Our Most Life-Changing Food and Wine Pairings
Oct 08, 2021
It all starts with that first taste
Food & Wine / Jun 29
Of all the qualities associated with French wine, affordability ranks pretty low on the list. But bargains can be found—you just have to know where to look.
For wine and spirits expert Regine T. Rousseau, one of the most wallet-friendly French wine regions is Alsace, in the country’s northeastern corner. “Alsace has beautiful wine, from Pinot Blanc and Gewürztraminer to Riesling,” she says. “But for me, the real value is the Crémants. Sparkling wines made in the traditional method for $20 to $25? That's just crazy!”
Like Champagne, Crémant undergoes a second fermentation, followed by a minimum aging period on spent yeast cells, called lees. These wines are known for their crisp dryness and low or no dosage. The absence of sugar brings out generous acidity and allows the wine’s full flavor profile to shine through. Some of our favorites under $30 include the floral, smoky Crémant Eclipse 2018, the 100% Pinot Noir Crémant Clair de Lune 2013, and the Crémant Rosé Poussières d’Etoiles 2015, which has fine notes of red fruits.
For white wine drinkers, Burgundy’s largest and southernmost region, the Mâconnais, is not to be overlooked. Historically, the subregion was dominated by cooperatives that churned out large quantities of cheap white wine. But in recent decades, the Mâconnais has overhauled its reputation, in large part because of the independent, small-scale producers who have set up shop, capitalizing on (relatively) low property prices. VIVANT producer Domaine Cornin has been making aromatic Chardonnay in this area for generations. Try his Chaintré Les Serreuxdières 2017 and Véran Les Serreuxdières 2018, both aromatic whites that will leave you questioning whether they’re correctly priced.
The Loire Valley is another French wine region that consistently delivers delicious and approachably priced wines. Emmanuel Ogereau, son and protégé of one of the Loire’s most celebrated winemakers, is leading the charge for affordable organic wines from the heart of the region. Ogereau’s L’Enjouée 2020 rosé is a Cabernet d’Anjou full of bright, fresh cherry notes and layers of spice. At $20, it’s impossible not to love. Be sure to also try Domaine Ogereau’s Bonnes Blanches 2018 Chenin Blanc, an energetic and floral bottle that will set you back only $35.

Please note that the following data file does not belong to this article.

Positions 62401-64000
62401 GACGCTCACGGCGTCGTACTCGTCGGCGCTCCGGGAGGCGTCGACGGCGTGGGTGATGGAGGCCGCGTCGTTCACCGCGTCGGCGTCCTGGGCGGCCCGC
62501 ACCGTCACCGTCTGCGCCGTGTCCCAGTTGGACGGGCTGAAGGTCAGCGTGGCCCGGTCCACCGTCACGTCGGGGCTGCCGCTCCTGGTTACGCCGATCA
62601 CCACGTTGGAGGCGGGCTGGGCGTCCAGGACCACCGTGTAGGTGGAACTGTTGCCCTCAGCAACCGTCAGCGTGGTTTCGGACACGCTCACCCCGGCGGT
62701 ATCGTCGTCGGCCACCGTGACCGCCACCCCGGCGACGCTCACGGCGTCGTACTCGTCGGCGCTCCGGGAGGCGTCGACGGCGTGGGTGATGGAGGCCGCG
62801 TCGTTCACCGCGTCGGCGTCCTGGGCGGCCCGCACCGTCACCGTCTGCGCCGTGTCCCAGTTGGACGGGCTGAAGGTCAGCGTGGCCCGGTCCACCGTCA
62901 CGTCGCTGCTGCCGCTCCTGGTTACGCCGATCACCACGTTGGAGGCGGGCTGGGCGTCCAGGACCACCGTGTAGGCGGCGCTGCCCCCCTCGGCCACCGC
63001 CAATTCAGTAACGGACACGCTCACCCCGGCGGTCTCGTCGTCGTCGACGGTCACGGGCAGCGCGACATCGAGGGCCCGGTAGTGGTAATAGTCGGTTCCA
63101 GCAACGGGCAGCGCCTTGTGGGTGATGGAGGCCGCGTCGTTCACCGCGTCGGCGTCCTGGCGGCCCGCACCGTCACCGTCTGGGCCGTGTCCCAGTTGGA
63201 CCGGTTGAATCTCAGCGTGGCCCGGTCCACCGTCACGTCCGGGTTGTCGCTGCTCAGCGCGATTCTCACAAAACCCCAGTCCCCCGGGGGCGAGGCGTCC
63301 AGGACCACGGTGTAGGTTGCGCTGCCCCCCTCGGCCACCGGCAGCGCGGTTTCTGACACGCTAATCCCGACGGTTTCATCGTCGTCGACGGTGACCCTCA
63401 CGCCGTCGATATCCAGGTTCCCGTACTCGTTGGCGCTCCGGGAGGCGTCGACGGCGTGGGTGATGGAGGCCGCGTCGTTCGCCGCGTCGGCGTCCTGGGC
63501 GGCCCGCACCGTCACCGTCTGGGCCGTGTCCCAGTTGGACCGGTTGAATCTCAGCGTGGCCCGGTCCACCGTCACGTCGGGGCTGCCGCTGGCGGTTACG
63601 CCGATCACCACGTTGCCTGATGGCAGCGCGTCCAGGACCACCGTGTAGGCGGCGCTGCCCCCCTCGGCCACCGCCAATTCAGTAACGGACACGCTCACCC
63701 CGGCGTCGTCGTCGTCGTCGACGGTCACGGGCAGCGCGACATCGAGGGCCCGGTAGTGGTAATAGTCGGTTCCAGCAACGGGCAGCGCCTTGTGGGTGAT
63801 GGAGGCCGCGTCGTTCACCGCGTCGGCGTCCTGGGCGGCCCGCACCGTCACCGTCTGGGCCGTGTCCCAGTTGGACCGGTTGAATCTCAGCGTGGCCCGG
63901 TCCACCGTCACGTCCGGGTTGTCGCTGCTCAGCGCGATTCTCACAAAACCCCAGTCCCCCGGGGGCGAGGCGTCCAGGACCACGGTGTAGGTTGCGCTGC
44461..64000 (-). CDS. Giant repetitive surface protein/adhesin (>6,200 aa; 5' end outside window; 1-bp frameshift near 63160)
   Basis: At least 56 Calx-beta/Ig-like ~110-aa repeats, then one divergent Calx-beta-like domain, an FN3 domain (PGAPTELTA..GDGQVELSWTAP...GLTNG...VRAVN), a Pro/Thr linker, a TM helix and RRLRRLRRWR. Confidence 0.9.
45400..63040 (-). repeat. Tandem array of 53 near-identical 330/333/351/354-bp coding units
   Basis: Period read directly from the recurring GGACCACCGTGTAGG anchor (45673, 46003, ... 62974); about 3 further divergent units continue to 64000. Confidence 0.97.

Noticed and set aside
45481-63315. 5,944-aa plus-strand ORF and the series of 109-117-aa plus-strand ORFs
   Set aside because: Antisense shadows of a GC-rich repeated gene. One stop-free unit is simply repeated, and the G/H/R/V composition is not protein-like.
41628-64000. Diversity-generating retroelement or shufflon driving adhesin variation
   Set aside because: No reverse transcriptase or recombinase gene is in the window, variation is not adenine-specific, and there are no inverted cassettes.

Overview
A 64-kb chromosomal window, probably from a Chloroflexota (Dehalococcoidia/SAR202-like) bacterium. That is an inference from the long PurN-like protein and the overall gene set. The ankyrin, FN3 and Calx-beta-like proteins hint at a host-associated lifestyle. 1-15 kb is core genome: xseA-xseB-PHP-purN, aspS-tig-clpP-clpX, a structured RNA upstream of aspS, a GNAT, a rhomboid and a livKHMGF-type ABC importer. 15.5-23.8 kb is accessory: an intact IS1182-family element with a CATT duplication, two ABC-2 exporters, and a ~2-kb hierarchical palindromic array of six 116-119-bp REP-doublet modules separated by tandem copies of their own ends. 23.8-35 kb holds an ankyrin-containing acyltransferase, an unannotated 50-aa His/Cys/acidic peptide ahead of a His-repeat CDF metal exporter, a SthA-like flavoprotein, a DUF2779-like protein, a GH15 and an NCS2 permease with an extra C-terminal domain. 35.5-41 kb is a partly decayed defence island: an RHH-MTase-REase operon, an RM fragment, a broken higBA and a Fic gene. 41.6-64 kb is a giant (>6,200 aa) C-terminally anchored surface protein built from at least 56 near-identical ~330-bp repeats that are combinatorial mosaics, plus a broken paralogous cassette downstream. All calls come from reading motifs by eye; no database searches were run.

For certified sommelier and writer Pamela Vachon, the Bandol subregion of Provence offers terrific value for your dollar, particularly when it comes to the area’s famed red wines. “Bandol produces robust reds that rival some of the best broad-shouldered Bordeaux, but at a fraction of the cost,” she says. “Winemakers in Bandol deal mainly in Mourvèdre—a lesser-known French grape with a big personality that, in the right hands, can be coaxed into something equally complex.”
There are several guidelines to follow when shopping for French wine bargains. Seeking out wines from particular appellations will help you narrow your search and discover bottles that have been produced according to specific regulations and standards. Not ready to commit to a full bottle? Order a VIVANT Tasting Kit to sample a curated selection of organic and biodynamic wines.
Lastly, be upfront about your budget when interacting with a shop owner or sommelier. “There’s absolutely no shame in naming your price,” says Vachon, “and any reputable wine seller is going to know what the hidden gems are. Besides, it’s a way better approach than the ‘pick the second-least-expensive option on the menu’ method.”
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